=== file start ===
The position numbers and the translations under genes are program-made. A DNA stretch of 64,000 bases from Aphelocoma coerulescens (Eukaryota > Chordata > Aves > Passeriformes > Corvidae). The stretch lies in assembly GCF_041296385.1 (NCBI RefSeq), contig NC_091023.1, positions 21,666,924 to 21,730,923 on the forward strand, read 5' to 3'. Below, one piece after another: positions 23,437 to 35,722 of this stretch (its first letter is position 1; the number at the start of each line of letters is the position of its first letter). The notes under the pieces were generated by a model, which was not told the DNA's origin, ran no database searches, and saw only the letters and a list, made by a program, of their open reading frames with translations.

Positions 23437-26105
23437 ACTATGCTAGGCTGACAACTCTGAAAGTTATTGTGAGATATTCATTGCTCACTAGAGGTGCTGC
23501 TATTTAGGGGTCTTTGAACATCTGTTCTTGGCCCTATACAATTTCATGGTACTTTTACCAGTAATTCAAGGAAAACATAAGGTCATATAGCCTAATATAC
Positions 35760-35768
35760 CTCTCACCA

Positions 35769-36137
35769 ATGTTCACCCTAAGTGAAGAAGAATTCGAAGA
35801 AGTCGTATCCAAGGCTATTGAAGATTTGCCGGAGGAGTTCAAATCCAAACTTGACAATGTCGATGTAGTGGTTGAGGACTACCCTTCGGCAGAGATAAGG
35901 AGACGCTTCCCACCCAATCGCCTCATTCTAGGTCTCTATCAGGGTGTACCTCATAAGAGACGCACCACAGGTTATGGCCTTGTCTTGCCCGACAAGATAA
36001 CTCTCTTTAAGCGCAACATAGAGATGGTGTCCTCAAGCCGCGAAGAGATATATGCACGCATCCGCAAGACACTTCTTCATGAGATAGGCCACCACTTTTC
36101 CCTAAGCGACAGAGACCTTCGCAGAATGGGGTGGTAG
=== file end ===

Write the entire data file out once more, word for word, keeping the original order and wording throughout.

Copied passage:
The position numbers and the translations under genes are program-made. A DNA stretch of 64,000 bases from Aphelocoma coerulescens (Eukaryota > Chordata > Aves > Passeriformes > Corvidae). The stretch lies in assembly GCF_041296385.1 (NCBI RefSeq), contig NC_091023.1, positions 21,666,924 to 21,730,923 on the forward strand, read 5' to 3'. Below, one piece after another: positions 23,437 to 35,722 of this stretch (its first letter is position 1; the number at the start of each line of letters is the position of its first letter). The notes under the pieces were generated by a model, which was not told the DNA's origin, ran no database searches, and saw only the letters and a list, made by a program, of their open reading frames with translations.

Positions 23437-26105
23437 ACTATGCTAGGCTGACAACTCTGAAAGTTATTGTGAGATATTCATTGCTCACTAGAGGTGCTGC
23501 TATTTAGGGGTCTTTGAACATCTGTTCTTGGCCCTATACAATTTCATGGTACTTTTACCAGTAATTCAAGGAAAACATAAGGTCATATAGCCTAATATAC
Positions 35760-35768
35760 CTCTCACCA

Positions 35769-36137
35769 ATGTTCACCCTAAGTGAAGAAGAATTCGAAGA
35801 AGTCGTATCCAAGGCTATTGAAGATTTGCCGGAGGAGTTCAAATCCAAACTTGACAATGTCGATGTAGTGGTTGAGGACTACCCTTCGGCAGAGATAAGG
35901 AGACGCTTCCCACCCAATCGCCTCATTCTAGGTCTCTATCAGGGTGTACCTCATAAGAGACGCACCACAGGTTATGGCCTTGTCTTGCCCGACAAGATAA
36001 CTCTCTTTAAGCGCAACATAGAGATGGTGTCCTCAAGCCGCGAAGAGATATATGCACGCATCCGCAAGACACTTCTTCATGAGATAGGCCACCACTTTTC
36101 CCTAAGCGACAGAGACCTTCGCAGAATGGGGTGGTAG